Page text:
December 2002
Volume 43, Issue 13
Free
ARVO Annual Meeting Abstract  |   December 2002
Gene Expression Profiling of Angiogenic and Anti-Angiogenic Factors Between Corneal and Conjunctival Epithelial Cells
Author Affiliations & Notes
  • E Sekiyama
    Dept of Ophthalmology Kyoto Prefectural Univ of Med Kyoto City Japan
  • S Kawasaki
    Dept of Ophthalmology Kyoto Prefectural Univ of Med Kyoto City Japan
  • K Endo
    Dept of Ophthalmology Kyoto Prefectural Univ of Med Kyoto City Japan
  • C Mochida
    Dept of Ophthalmology Kyoto Prefectural Univ of Med Kyoto City Japan
  • T Nakamura
    Dept of Ophthalmology Kyoto Prefectural Univ of Med Kyoto City Japan
  • S Kinoshita
    Dept of Ophthalmology Kyoto Prefectural Univ of Med Kyoto City Japan
  • Footnotes
    Commercial Relationships   E. Sekiyama, None; S. Kawasaki, None; K. Endo, None; C. Mochida, None; T. Nakamura, None; S. Kinoshita, None. Grant Identification: Support: the Japanese Ministry of Education (12470367)
Investigative Ophthalmology & Visual Science December 2002, Vol.43, 1865. doi:
  • Views
  • Share
  • Tools
    • Alerts
      ×
      This feature is available to authenticated users only.
      Sign In or Create an Account ×
    • Get Citation

      E Sekiyama, S Kawasaki, K Endo, C Mochida, T Nakamura, S Kinoshita; Gene Expression Profiling of Angiogenic and Anti-Angiogenic Factors Between Corneal and Conjunctival Epithelial Cells . Invest. Ophthalmol. Vis. Sci. 2002;43(13):1865.

      Download citation file:


      © ARVO (1962-2015); The Authors (2016-present)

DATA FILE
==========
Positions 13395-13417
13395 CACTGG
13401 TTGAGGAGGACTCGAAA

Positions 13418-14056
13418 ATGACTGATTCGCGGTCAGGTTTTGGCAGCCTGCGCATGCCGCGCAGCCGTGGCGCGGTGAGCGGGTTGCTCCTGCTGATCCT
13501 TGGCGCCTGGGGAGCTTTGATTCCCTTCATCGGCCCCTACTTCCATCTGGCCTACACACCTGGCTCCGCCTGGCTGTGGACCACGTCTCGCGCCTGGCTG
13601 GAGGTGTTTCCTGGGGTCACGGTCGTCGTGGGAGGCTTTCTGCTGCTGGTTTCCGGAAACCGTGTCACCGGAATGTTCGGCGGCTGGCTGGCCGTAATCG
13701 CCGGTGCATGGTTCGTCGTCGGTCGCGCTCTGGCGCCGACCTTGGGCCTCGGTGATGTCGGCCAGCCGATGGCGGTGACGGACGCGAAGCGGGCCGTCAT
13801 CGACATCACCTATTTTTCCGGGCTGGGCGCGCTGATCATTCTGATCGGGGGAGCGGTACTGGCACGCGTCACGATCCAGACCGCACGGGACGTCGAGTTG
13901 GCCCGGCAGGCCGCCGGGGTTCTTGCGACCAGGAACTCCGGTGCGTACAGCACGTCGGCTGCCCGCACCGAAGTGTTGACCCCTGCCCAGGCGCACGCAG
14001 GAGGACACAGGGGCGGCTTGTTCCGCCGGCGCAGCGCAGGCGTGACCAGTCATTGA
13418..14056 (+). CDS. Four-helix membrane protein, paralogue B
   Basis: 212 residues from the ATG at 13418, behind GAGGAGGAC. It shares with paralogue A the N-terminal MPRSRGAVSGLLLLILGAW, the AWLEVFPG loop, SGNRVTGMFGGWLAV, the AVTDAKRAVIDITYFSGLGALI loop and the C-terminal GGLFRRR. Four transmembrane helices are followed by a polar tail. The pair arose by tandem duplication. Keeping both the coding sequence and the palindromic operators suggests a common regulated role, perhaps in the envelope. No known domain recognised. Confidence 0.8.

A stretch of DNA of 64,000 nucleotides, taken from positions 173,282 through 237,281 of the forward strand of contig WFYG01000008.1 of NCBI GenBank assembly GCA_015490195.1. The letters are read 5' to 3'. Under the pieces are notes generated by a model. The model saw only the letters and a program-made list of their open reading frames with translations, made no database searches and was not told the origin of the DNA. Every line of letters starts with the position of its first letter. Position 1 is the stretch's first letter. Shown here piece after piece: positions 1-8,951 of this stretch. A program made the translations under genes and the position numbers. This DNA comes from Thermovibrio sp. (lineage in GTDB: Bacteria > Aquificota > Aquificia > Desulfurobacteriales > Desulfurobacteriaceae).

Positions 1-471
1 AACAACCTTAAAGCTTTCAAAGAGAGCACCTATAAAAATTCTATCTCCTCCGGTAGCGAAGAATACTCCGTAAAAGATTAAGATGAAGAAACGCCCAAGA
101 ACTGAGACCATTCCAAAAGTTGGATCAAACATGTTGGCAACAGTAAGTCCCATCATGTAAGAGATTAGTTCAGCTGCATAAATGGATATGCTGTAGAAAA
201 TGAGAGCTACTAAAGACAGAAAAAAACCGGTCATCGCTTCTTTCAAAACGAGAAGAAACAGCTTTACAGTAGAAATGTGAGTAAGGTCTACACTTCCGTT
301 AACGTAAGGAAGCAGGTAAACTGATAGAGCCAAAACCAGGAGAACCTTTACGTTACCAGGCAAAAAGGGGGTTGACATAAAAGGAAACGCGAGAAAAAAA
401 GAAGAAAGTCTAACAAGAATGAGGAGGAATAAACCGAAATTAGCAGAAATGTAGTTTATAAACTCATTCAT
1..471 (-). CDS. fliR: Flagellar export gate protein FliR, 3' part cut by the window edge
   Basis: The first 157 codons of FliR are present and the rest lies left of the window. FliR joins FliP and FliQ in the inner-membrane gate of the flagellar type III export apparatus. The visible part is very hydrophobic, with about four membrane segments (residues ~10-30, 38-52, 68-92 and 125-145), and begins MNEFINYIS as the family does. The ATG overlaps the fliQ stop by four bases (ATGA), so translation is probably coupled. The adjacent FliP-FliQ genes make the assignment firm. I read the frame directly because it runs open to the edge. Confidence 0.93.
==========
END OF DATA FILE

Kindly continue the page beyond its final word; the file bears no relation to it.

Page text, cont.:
×
  • Supplements
Abstract

Abstract: : Purpose: Corneal avascularity is thought to be maintained by unknown factors produced by corneal epithelial cells and/or keratocytes. The purpose of this study is to elucidate the role of corneal epithelial cells in the maintenance of corneal avascularity. Methods: Human samples in this study included 4 fresh corneal buttons obtained at PKP surgery, 3 preserved corneas purchased from an US eye bank, 6 conjunctival epithelia obtained from normal volunteers by brush cytology, and 1 cultivated corneal epithelial sheet. RNAs extracted from epithelial cells of these samples were subjected to subsequent iAFLP analysis, a kind of competitive RT-PCR. Genes examined were angiogenic factors such as VEGF, angiogenin, IL-8, erythropoietin and TNF alpha 2, and anti-angiogenic factors such as angiogenin inhibitor, GRO-beta, IP-10, NK4 and thrombospondin 3. Results: The gene expression of VEGF, IL-8, and angiogenin, known as angiogenic factors, were markedly down-regulated in corneal and cultivated corneal samples with apparent segregation. Paradoxically, GRO-beta and angiogenin inhibitor, known as anti-angiogenic factors, were also down-regulated in corneal samples. Notably, VEGF, known to be a key factor in angiogenesis, was less expressed in fresh corneal and cultivated corneal epithelium than in fresh conjunctival epithelium, but remarkably up-regulated in preserved corneal epithelium. Conclusion: Down-regulation of several angiogenic and anti-angiogenic factors suggests complex interaction among these factors in precisely regulating corneal avascularity.  

Keywords: 417 gene/expression • 372 cornea: epithelium • 365 conjunctiva 
×
×

This PDF is available to Subscribers Only

Sign in or purchase a subscription to access this content. ×

You must be signed into an individual account to use this feature.

×